Sir William Darell, Kt. the King's Banner bearer of Scotland, challenged Sir Percy Courtney, Kt. the King's Banner bearer of England; and when they had run certain Courses, gave over without conclusion of Victory. Then Cookborne, Esq; of Scotland, challenged Sir Nicolas Hawberke, Kt. and rode five Courses, but Cookborne was born over Horse and Man, &c.

In the Year 1409. the 10th of Henry IV. a great Play was played at Skinners Well, which lasted eight Days; where were to see the same, the most part of the Nobles and Gentles of England. And forthwith began a Royal Justing in Smithfield, between the Earl of Somerset, and the Seneshall of Henalt, Sir John Cornwall, Sir Ric. Arundell, and the Son of Sir John Cheyney, against certain French Men. And the same Year a Battle was fought in Smithfield, the one called Glauster Appellant, and the other Arthure Defendant; they fought valiantly, but the King took up the Quarrel into his Hands, and pardoned them both.

A Play at Skinners Well.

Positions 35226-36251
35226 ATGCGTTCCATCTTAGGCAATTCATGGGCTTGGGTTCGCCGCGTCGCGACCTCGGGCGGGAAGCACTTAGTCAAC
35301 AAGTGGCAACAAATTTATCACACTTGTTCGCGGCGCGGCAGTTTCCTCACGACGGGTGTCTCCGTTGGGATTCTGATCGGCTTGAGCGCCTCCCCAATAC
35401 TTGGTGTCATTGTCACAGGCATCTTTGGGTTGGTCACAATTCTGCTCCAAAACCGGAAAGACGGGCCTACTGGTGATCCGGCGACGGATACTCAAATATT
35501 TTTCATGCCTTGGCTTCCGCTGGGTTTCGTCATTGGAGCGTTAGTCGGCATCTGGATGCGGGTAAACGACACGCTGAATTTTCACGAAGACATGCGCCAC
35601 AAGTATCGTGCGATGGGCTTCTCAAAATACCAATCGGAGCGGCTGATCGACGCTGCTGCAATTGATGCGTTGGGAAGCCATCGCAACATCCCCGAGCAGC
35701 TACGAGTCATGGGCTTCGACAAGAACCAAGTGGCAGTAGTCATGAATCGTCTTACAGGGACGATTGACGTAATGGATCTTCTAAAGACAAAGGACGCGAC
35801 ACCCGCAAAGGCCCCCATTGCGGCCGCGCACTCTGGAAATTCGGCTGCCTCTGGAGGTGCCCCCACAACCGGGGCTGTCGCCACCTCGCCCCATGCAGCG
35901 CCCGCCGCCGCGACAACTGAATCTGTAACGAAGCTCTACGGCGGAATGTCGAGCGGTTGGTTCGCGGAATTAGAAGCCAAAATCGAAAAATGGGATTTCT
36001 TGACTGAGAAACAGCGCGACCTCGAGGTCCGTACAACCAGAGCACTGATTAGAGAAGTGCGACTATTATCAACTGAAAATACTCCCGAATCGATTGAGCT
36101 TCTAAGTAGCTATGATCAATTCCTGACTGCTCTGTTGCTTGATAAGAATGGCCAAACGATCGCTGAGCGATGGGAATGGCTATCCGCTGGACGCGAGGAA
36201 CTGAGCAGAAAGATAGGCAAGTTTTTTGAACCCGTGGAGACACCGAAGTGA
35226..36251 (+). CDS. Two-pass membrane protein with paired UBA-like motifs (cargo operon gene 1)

In the beginning of Henry V. his Reign, another mnemorable Encounter happened here in Smithfield, between Rob. Carey, of the West, Son of Sir John Carey, Kt. and a Foreign Kt. called Aragonese, one of the Kingdom of Aragon. Who having performed many noble Atchievements in other Countries, at last visited England; where he challenged many Persons of his Rank and Quality, to make trial of his Skill in Arms. The said Robert Carey accepted his Challenge. Between them was waged a cruel Encounter, and a long and doubtful Combat. But at last he was vanquished by the English Gentleman.. Who was therefore knighted by the King, and restored to part of his Father's Inheritance; having been Lord Chief Baron of the Exchequer in King Richard II. his Time, and taking part with him, had forfeited his Estate. And whereas by the Law of Heraldry (saith my Author) whosoever fairly in the Field conquered his Adversary, might justify the wearing and bearing of his Arms whom he overcame; he accordingly took on him the Coat Armour of this Aragonese, being Argent, on a Bend Sable, three Roses of the First; which is ever since born by the Name of Carey. Whose antient Coat of Arms was, Gules, a Chevron Argent, between three Swans proper: One whereof they still retain in their Crest.]